A Honolulu man was sentenced Friday to 16 years in prison for engaging in sexually explicit conversations over the Internet with an 11-year-old La Plata County girl.
Charles Alton Newton III, 46, pleaded guilty to multiple felonies, including sexual exploitation of a child, attempted Internet sexual exploitation of a child and Internet luring of a child.
In addition to serving 16 years in prison, Newton will be placed on intense supervised probation for sexual offenders for a minimum of 10 years to life after he is released.
Newton used email, Internet phone software Skype and live chats to engage in sexually explicit communications with the girl.
He was a family friend and had been in contact with the girl for about two years.
The girl, who is now 14, stood on her tiptoes to see over the podium in the courtroom on Friday.
“The abuse could have continued, and I am so grateful that it is over now,” she told District Judge Suzanne Carlson. “I do not ever want this vile man to get a chance to hurt anyone else ever again.”
Newton sat perfectly still and stared straight ahead during the hearing. He did not make any statement to the court.
Deputy District Attorney Christian Champagne said Newton had a longtime obsession with the girl’s mother, and he never let go of that infatuation and transferred it to her daughter.
He did some of the most “horrible, sick and twisted” things imaginable while nurturing a long-distance friendship with the girl, Champagne said. The family trusted him, and the girl considered him a father figure.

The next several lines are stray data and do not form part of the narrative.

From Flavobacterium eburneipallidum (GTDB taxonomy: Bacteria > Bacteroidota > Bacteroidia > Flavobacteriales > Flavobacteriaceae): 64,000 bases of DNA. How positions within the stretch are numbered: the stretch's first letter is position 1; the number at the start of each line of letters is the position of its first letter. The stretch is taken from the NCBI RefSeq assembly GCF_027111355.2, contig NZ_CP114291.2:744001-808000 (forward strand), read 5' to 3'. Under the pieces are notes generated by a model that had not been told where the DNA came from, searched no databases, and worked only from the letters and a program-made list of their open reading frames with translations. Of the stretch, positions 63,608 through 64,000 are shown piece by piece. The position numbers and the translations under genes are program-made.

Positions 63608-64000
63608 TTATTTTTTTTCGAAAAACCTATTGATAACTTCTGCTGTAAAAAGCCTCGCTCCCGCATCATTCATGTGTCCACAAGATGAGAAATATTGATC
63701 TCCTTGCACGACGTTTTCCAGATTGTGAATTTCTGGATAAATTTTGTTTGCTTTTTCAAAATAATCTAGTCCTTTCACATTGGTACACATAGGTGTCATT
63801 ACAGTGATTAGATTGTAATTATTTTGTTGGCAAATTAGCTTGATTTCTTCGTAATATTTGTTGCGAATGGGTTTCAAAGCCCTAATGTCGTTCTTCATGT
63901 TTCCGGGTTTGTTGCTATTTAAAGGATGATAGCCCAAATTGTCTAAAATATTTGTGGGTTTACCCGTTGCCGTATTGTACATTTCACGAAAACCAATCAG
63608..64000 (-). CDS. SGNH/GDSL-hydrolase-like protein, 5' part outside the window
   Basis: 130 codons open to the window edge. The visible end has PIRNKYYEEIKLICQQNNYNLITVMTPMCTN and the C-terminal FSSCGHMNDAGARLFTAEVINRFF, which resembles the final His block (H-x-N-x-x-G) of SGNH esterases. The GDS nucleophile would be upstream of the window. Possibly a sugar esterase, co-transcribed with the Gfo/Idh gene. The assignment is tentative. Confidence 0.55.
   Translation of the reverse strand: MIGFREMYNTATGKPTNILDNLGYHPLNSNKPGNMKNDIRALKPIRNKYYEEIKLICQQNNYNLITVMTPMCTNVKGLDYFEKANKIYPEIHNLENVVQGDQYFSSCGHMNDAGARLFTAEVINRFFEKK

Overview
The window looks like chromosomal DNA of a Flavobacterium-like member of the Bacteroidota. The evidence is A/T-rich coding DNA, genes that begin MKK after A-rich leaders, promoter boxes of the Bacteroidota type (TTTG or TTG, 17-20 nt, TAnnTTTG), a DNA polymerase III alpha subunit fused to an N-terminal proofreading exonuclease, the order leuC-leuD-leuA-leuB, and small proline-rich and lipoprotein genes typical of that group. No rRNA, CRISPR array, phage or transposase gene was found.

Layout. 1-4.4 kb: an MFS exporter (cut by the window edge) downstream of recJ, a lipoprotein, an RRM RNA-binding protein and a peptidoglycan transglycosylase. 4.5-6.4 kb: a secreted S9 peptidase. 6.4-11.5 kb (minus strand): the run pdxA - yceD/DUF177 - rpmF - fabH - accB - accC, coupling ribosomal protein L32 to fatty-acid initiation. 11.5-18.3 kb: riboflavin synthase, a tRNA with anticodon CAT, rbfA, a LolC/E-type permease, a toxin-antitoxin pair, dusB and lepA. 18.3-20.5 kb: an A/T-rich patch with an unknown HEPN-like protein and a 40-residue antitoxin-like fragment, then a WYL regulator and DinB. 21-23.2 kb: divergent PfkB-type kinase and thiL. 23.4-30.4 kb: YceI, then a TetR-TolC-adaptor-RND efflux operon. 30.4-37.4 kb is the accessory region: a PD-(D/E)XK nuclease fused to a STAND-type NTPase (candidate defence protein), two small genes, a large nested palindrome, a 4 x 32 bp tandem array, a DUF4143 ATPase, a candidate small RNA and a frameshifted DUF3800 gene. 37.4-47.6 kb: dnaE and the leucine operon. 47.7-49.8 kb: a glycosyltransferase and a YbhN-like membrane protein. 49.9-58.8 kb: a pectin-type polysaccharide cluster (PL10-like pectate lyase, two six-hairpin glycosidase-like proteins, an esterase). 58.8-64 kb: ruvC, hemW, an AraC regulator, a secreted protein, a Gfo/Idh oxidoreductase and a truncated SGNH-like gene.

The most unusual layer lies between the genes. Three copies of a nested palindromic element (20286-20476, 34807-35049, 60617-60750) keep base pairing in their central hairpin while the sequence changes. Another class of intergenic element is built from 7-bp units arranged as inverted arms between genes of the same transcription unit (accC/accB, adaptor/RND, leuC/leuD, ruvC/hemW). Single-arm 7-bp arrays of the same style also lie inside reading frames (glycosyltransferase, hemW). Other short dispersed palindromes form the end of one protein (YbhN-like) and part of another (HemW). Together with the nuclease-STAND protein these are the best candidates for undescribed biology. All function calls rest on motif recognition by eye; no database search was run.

Psychological evaluations have found Newton to be “extremely intelligent,” Champagne said, which makes the crime even more disturbing.
“He knew what he was doing, and he knew that it was wrong, and he knew it was hurting someone else, and he didn’t stop,” Champagne said. “To put it simply, he’s just not safe to be among us.”
Honolulu authorities arrested Newton on Feb. 14, 2012, on an arrest warrant obtained by the La Plata County Sheriff’s Office.
It was the result of a month-long investigation that uncovered numerous hours of explicit conversations between Newton and the girl that the sheriff’s office described as “unsuitable to be heard by the general public.”
Newton’s public defense lawyer said his client is accepting a severe plea agreement. Newton doesn’t ask for forgiveness, the lawyer said, but he asks the court to consider his life as a whole.
He was physically and sexually abused as a child, he served in the Gulf War and he has no prior criminal record with the exception of a drunken-driving arrest seven years ago.
Judge Carlson said Newton did score high on intelligence tests, and she worries about finding a therapist who is smart enough to handle him upon release. The fact that he is so smart made it an easy crime for him to commit, she said.
“She didn’t stand a chance,” the judge said.